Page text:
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Rule Making - Choice, join in the process or only follow the outcome

5 June, 2011

Whether or not we like it, STCW along with other standards, minimum or otherwise are here to stay. As often commented seafarers’ voices are missing in the making of the rules. However, seafarers can join organizations and have their views put forward through them. Technology provides "sailing seafarers" the opportunity shape the environment in which they work. Ships most have yet to sign up to and embark on.

By its very nature successful seafaring requires people who can get the job done whatever the weather keeping the people, ship, cargo and environment safe. However, we all know that the quick fix or work around must now be permanently repaired and not left based on “it works.”

In all industries or families, there is the generation gap that with the advent of technology grows ever wider. Dry land sailors must and to some extent are reaching out more effectively to those who venture on the waters of the world.

Likewise, all must create a much higher media profile for the industry and public imagination than presently exists. Something that it has allowed to fade from the days of adventure on the high seas which having weathered the storm has settled into something routine that goes on out of sight and out of mind. Reversal of this mindset will not be easy. However, a course to correct this offset must be steered by seafarers if they want to have a have a say. The long bygone days of mighty ships prominent in what were the centers of commerce, small by today’s yardsticks, transformed by maritime trade into the huge centers of urban life that they are today are in the past, and will remain so. Docklands and ports have fallen into disuse. Some now boast marinas and taverns for relatively small elements of society. How many such places have made the effort to put on display their past glories for the education and enjoyment of all? With the multimedia world of today, this would be a fascinating undertaking but who wants to fund it?

Airlines have their STCWs. Do we see the same antipathy there as exists in the marine world against their rules and regulations? Their media profile is away higher. The ships of the sky are seen and directly utilized daily by millions of Joe Publics keeping them very much in the mind’s eye and consciousness.

Pre maritime STCW we communicated by ship through letters either hand written or bashed out on communal typewriters to school children through ship adoption schemes. Today technology affords us the ability to do so, so much more easily than in the past. Rather than adopt a ship, individual Seafarers could go along to schools in their neighbourhood or those that educated them and adopt them. Imagine what better way to improve what in my day was geographical knowledge when combined with classes being able to follow at least part of the voyages virtually live on AIS. It would also provide insights into the flow of goods moving from one nation to another. There is much more and such linkages would do much to lift the profile of the indispensable maritime trade not only in children but also in the generation of parents that through technology missed it. Those old salts turned landlubbers could do likewise with tales of “how it was in my day.”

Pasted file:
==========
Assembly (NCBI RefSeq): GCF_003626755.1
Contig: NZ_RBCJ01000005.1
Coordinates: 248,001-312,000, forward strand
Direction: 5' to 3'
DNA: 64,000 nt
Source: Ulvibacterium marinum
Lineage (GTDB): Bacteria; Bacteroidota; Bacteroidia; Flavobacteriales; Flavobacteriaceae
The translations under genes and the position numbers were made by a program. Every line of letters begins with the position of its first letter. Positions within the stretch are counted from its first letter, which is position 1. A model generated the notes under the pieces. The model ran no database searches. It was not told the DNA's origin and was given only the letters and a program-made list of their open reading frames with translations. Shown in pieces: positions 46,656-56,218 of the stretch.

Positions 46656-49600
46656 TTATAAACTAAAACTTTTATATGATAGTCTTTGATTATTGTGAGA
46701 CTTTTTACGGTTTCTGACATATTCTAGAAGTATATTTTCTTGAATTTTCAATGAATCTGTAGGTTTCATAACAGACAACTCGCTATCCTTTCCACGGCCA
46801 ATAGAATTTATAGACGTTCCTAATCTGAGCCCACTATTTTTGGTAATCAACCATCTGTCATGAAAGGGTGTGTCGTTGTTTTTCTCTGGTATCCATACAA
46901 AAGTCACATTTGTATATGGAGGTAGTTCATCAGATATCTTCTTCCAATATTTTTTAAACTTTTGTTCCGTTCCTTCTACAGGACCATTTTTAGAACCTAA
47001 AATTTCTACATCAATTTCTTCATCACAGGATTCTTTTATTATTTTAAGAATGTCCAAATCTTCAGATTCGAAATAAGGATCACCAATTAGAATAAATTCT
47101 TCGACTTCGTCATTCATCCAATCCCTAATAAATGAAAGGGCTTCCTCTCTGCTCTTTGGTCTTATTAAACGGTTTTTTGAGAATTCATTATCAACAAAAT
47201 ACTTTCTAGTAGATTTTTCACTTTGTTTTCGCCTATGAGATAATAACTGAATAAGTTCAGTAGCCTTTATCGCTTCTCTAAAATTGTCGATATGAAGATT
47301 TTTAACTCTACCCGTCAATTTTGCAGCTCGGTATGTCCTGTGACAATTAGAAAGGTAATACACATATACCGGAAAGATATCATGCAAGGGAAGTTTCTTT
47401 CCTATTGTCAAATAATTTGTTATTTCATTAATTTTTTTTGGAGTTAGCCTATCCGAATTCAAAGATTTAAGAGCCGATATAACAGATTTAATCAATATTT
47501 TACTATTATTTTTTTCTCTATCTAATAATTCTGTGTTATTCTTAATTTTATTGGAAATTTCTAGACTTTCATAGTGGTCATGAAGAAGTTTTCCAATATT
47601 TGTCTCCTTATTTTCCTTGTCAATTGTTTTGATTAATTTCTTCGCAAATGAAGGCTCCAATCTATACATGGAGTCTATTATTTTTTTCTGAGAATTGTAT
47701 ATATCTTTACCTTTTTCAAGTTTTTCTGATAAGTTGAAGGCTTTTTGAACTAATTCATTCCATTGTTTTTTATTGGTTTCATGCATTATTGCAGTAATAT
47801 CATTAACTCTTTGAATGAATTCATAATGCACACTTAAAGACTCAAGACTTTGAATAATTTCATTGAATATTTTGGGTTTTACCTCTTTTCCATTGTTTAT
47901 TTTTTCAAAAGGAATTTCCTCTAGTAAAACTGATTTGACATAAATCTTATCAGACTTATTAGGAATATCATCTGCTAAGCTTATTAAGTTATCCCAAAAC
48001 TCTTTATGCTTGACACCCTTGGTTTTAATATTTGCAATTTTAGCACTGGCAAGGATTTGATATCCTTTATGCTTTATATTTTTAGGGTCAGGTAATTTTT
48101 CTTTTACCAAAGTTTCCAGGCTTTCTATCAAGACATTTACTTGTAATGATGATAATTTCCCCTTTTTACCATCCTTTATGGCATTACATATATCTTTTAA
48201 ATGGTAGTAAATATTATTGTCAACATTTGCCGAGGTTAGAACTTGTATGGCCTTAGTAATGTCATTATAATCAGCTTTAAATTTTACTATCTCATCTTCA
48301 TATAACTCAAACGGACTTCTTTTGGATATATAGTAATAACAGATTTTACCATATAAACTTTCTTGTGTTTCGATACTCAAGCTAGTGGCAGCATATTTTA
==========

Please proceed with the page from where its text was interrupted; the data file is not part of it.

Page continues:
Use the technology of today to educate those developing into the next generation to educate their past generation of the fantastic industry we work in and through it, seafarers will have a much louder and effective voice in the rules that today and will in the future increasingly govern their working lives.

Think of this, “SEAFARER AMENDMENTS TO STCW.” Would this not be preferable to compromises thrashed out over years of negotiation between flag states and other interested parties taking years to implement thus making them almost redundant before they are universally applied?

Seafarers have it within their grasp and arguably more so today than ever before to be actively involved in shaping rule making. This is can be done as individuals and collectively by actively supporting national and multinational organisation such a The Nautical Institute, IMarEST, the MEPAs (that do a great job already with school children) IFSMA and the likes. All like organisations need much greater support from the grass roots than is currently given. Join now and begin to make a difference.

Changes will continue in every avenue of life not only in the maritime one. You can help shape your future. The question is will you be a No Action Talk Only force or an effective one? Cleary, the decision is yours.

Jim Nicoll


Well written and great points. Even though we focus on the Superyacht industry and crew resource management, it has been, and will be affected by MLC 2006 and STCW 2010 Manila Amendments. 

Last year you would have thought that the MLC 2006 was a state secret, kept away from crew, owners and builders. Even though it had been flying in the breeze since 2006. Now a year before it is to be ratified the industry is making noise.

There are supposedly around 40,000 superyacht crew in the industry some being from shipping, or merchant mariners, yet you do not hear them as much or a voice either.

I am going to post a link to your post on my blog in the hope that your words will catch some interest for crew to take a role in their own future.

Thanks for the great article.

Simon Harvey 
Founder & Program Director Neurons 2 people skills (N2) 

Simon Harvey

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